Lambert & Stamp
Directed by James D. Cooper
In this crazy, chaotic gospel of chance, aspiring filmmakers Chris Stamp and Kit Lambert set out to search for a subject for their underground movie, leading them to discover, mentor, and manage the iconic band known as The Who and create rock 'n' roll history.
See more films
★★★★ review by dantesring on Letterboxd
One of the great joys of being a film and music lover is that there is never a shortage of films or documentaries chronicling the career of a band or an artist. Since there are so many, some of them resort to those in the peripheries to give context and find an interesting take on already established tales. LAMBERT & STAMP gives us the background and history of the rise of The Who as seen through the eyes of their managers and producers Chris Stamp and Kit Lambert.
These two are BS artists who through sheer force of will created an iconic band, a record company and careers in the music business, something of which they had no prior knowledge of. The film has a number of interviews with the surviving people in this story and is generally depicted in an insightful way, even to the discomfort all these people still feel with each other because of the various falling outs and shortcomings.
While the film gets a little unfocused, not really sure if it is giving us the story of Lambert & Stamp or of The Who, it gets by through the candid participation of the interviewees, as well as a ton of early footage of the Mod scene in the mid-60's. The film also has a ton of energy, befitting a film discussing of the more energetic rock bands of the era.
★★★★ review by onemarathon on Letterboxd
A very cool documentary about two young men, film-makers sort of, in the early sixties who wanted to "hire" and manage a band - and make a film about that process.... sort of.
Sound confusing? Well, it was confusing even for those two fellers, Lambert and Stamp, and that band, first known as the Hi-Notes, later to become The Who. Yeah.
Kit and Chris weren't exactly people of means, but they did have a charm and style about them, as well as an acute understanding of the psychology of getting what they want and making things happen. And that is exactly what they did for The Who.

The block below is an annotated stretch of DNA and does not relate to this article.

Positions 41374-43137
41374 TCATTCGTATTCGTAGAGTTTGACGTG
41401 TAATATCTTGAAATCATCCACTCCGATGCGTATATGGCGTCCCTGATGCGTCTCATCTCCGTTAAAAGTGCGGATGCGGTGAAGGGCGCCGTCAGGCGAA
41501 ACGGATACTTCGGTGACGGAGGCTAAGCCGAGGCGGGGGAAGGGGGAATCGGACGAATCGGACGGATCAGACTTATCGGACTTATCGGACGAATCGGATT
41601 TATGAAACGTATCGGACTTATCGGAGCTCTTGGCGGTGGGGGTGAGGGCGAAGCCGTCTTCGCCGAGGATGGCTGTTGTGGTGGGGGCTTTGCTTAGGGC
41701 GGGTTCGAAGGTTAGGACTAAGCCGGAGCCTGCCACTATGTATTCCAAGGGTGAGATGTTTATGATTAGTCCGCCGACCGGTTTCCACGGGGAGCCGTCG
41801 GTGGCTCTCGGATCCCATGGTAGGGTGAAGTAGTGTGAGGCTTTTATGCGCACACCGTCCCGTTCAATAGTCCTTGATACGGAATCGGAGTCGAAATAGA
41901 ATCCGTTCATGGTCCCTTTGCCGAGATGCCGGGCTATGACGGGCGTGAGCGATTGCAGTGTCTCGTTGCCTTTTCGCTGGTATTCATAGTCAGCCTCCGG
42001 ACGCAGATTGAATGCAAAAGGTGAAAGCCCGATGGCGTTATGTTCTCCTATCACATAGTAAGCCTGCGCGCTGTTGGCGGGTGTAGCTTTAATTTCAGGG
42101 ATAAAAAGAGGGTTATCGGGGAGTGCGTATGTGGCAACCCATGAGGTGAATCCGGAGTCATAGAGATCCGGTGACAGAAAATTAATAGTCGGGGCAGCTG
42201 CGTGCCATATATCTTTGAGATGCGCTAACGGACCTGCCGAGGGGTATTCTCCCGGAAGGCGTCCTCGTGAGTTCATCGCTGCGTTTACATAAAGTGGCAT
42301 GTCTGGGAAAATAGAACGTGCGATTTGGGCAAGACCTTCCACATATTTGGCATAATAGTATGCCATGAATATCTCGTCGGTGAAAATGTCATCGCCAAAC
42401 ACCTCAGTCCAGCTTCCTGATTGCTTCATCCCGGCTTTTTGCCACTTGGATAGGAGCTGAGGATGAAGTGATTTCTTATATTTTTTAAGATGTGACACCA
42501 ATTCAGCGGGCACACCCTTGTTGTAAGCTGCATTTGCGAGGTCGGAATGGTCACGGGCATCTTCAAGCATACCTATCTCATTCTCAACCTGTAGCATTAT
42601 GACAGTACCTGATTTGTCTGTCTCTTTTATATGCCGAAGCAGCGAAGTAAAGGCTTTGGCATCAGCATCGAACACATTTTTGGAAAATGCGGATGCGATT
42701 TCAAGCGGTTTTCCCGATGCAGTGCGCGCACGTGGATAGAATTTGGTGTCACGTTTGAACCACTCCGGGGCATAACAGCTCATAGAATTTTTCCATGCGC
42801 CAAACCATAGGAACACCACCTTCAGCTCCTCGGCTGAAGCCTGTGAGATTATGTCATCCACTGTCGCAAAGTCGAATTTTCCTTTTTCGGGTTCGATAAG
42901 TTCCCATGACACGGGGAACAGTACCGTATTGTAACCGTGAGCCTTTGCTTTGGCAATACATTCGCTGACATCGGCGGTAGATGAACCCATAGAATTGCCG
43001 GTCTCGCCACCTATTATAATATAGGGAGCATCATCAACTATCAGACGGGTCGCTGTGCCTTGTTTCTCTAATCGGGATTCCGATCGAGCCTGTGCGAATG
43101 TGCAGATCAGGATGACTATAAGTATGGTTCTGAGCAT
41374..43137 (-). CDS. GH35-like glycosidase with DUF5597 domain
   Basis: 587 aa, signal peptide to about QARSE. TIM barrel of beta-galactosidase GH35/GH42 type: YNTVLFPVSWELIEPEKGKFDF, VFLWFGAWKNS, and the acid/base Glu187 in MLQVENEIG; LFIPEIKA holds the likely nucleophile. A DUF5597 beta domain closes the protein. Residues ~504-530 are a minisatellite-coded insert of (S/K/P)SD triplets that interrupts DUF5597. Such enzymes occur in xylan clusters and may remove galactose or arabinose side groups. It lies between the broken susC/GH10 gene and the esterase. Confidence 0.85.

This is an enlightening and entertaining doc about stuff I had very little knowledge of... well, I did read Who guitarist Townshend's autobiography a few years back, but details faded from memory and that book didn't delve into all of this mayhem.
Loads of early Who live footage, plus interviews with all the concerned parties, Townshend and L&S and even Stamp's big brother, Terence, a well-known actor then and now. The pair weren't quite the masterminds behind The Who, but they did have a great deal of input and influence on the band. The Who knew they needed direction and someone to direct them, so.....
Lambert and Stamp guided The Who through their early years, advising them on their image, their visual and sometimes musical presentation on stage and on records, and nurturing their creativity and self-growth when they saw the boys floundering.
I'm a long-time Who fan, and have a working knowledge of the surface stuff of the band's career, but this film shed light on the behind-the-scenes nuts'n'bolts, innovation and artistry. Lots of fun watching this... crank it up for Maximum R&B!
★★★½ review by Ken Rudolph on Letterboxd
Kit Lambert and Chris Stamp were fledgling film makers when they hooked up with a young, inexperienced rock group that became, under their management, The Who. This documentary combines fascinating footage shot by Lambert and Stamp of the start-up group in the 1960s, along with current interviews with survivors (particularly Stamp, Townshend and Daltry). The scattershot editing schema of the film detracts a little from the impact of the fascinating material. I was a huge Who fan from the beginning of their American fame...but I had no idea of the background and personalities of the group and their management (unlike the Beatles and Stones whose stories were more public.) Of particular interest for me was the complex character of Lambert: posh son of a famed musician, gay, wasted by drugs and dead at age 45. Too bad the film doesn't divulge even more about him. Still, this is an appreciated and important film about a seminal rock group.
★★★½ review by Louise von Randow on Letterboxd
I didn't quite get to the last 20 minutes due to unforeseen circumstances which was disappointing.
This is an interesting watch - particularly the archival footage they have of The Who which serves as a time capsule of this groundbreaking era in pop culture & music.
It was also fascinating to see how experiences and understandings from one art form can translate to another with new & provocative results.
You do get the odd feeling that everyone has been through a lot of therapy in order to speak with such clarity & generosity.
★★★½ review by Daniel Barnes on Letterboxd
James D. Cooper's documentary about the unconventional management team that created The Who is superficial but heady, a breathless ride through 1960s mod culture driven largely by the irresistible personality of Chris Stamp and the propulsive, wall-to-wall Who music.
SN&R review HERE
- See all reviews